We hope these stories transport you like they have us. Just don’t blame us if you’re also compelled to rid your pantry.
Local chefs and urban farmers recently took center stage for the Detroit Dream Café pop-up during the Allied Media Conference.
With prosciutto, frico, prosecco and pitina for starters, we scale the Dolomites to taste the fruits of Italy’s cutlery capital.
Owned by a young Burmese immigrant, Rangoon Spoon has already won over a crowd of faithful, flavor-hungry regulars.
Single-origin spice companies are revolutionizing an industry long plagued by lack of transparency, quality and accountability.
Calling my compost bin “innovative” might seem like a stretch, but more than most “disruptive” things incessantly peddled at us the days, there’s no question it helps make this city a better place.
Instead of pairing standard lemon, mint and sugar with the bourbon to make a traditional smash cocktail, Haley Traub swaps in grapefruit, basil and orgeat.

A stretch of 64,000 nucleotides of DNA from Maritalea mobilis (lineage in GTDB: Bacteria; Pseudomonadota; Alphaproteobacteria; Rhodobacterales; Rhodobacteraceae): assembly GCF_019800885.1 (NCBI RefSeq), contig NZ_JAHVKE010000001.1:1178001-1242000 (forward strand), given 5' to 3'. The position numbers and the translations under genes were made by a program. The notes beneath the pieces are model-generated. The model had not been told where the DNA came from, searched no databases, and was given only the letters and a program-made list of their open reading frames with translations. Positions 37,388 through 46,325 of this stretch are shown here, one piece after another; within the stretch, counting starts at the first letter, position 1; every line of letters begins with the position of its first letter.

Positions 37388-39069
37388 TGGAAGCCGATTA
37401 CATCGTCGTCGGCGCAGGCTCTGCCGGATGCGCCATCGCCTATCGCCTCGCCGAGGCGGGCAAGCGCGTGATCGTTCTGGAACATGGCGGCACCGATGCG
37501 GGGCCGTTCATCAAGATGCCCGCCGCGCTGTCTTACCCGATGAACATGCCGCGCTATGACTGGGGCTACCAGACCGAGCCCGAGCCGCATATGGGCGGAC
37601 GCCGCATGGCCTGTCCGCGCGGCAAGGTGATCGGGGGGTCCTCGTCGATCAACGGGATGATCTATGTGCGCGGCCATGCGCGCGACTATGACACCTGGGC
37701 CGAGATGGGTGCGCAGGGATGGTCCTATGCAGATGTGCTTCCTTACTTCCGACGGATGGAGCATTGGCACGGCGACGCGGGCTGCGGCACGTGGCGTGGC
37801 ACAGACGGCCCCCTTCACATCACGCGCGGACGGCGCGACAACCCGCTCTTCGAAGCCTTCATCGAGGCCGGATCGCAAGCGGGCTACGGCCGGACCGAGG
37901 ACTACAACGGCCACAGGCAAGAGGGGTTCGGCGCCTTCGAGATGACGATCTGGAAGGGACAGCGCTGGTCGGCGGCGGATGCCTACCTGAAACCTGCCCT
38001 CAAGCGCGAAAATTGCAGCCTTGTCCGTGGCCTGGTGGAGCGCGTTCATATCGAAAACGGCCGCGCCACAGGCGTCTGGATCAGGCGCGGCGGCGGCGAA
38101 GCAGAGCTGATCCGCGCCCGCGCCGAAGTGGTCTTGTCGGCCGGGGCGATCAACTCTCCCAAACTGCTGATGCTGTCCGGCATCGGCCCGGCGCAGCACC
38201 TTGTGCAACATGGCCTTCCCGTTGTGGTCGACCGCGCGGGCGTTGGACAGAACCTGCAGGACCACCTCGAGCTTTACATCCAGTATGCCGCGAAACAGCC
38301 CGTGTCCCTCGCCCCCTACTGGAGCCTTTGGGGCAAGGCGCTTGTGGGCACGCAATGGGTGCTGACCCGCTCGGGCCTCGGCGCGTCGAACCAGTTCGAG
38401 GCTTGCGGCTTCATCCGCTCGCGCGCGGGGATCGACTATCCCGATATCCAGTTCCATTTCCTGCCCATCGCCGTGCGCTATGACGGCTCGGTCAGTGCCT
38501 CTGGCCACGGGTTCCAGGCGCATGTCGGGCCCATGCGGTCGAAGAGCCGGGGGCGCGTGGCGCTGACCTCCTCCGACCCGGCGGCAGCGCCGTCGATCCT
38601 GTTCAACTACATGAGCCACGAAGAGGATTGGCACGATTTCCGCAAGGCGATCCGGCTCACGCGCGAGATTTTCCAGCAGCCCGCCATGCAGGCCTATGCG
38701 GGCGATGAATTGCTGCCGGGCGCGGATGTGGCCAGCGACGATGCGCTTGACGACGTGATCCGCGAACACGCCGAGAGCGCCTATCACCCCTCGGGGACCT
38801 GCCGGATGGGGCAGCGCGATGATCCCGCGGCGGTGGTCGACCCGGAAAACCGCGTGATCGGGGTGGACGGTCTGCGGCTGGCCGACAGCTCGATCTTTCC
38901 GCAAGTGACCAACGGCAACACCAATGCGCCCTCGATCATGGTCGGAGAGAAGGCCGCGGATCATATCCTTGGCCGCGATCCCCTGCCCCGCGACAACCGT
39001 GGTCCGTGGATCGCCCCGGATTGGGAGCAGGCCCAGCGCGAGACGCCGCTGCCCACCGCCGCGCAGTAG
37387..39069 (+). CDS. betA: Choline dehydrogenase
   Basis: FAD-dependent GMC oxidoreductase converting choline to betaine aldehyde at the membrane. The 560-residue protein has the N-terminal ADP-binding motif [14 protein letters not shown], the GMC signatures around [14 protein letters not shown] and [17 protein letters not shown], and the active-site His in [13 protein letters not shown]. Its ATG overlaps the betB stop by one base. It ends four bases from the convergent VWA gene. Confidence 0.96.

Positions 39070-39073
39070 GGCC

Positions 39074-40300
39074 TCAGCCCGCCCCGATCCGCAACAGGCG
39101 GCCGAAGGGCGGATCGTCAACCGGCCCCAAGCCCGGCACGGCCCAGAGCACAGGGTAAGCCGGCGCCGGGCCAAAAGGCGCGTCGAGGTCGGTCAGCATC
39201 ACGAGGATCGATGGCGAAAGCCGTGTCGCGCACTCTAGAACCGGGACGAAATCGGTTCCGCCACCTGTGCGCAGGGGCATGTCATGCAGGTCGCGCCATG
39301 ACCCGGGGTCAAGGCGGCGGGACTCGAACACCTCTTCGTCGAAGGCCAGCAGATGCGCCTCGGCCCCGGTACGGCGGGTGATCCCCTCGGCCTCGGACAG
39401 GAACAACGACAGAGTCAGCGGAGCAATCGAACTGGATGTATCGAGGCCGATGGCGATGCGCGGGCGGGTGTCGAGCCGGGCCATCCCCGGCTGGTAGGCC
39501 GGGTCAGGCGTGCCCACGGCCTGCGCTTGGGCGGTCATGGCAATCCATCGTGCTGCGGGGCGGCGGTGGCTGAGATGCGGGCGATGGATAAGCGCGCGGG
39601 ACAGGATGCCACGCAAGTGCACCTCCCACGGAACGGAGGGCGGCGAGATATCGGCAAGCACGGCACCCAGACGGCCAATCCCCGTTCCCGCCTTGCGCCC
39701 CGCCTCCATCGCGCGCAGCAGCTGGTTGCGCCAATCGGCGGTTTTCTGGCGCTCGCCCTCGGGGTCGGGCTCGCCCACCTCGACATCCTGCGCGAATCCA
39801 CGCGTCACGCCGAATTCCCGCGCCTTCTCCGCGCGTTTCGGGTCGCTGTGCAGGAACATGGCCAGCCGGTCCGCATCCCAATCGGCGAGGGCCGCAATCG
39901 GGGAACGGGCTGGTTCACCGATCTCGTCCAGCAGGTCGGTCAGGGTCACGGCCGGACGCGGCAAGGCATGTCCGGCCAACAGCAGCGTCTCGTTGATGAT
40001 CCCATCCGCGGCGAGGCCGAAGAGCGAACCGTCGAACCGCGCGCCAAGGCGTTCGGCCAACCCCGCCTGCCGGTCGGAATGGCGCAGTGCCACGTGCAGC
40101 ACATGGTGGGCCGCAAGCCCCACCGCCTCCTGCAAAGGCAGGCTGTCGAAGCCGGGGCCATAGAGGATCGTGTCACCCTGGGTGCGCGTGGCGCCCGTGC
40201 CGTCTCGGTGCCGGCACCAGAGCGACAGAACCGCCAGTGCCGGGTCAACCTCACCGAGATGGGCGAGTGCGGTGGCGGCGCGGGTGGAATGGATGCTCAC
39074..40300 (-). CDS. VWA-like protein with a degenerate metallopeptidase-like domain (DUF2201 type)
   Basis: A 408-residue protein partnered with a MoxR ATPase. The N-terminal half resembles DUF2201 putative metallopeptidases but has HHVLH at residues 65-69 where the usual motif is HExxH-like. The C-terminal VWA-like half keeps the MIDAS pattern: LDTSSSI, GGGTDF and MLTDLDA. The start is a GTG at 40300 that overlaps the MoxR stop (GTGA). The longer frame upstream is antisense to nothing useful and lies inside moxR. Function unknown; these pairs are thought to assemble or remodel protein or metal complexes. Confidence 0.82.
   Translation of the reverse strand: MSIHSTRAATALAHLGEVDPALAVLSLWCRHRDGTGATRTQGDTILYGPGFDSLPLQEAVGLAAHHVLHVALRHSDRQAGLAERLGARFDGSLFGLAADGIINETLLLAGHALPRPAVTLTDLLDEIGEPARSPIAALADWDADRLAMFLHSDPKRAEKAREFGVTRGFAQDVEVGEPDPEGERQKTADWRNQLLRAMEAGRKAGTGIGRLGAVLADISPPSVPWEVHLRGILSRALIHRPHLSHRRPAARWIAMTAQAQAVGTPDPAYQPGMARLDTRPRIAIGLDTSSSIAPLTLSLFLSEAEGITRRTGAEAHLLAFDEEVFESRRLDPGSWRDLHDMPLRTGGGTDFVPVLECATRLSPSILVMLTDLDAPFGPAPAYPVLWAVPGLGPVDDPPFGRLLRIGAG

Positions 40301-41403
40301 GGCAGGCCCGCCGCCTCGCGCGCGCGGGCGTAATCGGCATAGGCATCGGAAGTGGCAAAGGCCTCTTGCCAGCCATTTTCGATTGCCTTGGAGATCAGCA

Waste stream specialist and Ditmas Park resident Elizabeth Balkan believes even small, incremental design changes can have a significant impact on what and how much we toss.
Brownsville Community Culinary Center offers a 40-week paid training program, helping a rotating cohort of neighborhood residents pursue careers in food.
“I don’t think that great food is coming from anxious, terrified hands,” says the founder, Alex Koones. “Good food comes from happy hands.”
Brooklyn Kura aims to pioneer a New York sake identity.
Are New York’s new operations destined to only cater to elite clients, or can they help realize a new local food future?